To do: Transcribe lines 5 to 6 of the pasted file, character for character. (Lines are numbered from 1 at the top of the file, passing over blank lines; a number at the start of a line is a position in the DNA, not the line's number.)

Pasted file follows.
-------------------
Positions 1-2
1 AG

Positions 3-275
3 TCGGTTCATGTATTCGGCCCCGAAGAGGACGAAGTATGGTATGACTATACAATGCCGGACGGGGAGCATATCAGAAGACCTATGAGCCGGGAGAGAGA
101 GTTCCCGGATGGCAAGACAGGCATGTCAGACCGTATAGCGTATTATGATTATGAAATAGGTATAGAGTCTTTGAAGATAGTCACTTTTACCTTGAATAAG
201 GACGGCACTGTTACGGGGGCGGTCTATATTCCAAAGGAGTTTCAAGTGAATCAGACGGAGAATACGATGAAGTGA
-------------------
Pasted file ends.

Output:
101 GTTCCCGGATGGCAAGACAGGCATGTCAGACCGTATAGCGTATTATGATTATGAAATAGGTATAGAGTCTTTGAAGATAGTCACTTTTACCTTGAATAAG
201 GACGGCACTGTTACGGGGGCGGTCTATATTCCAAAGGAGTTTCAAGTGAATCAGACGGAGAATACGATGAAGTGA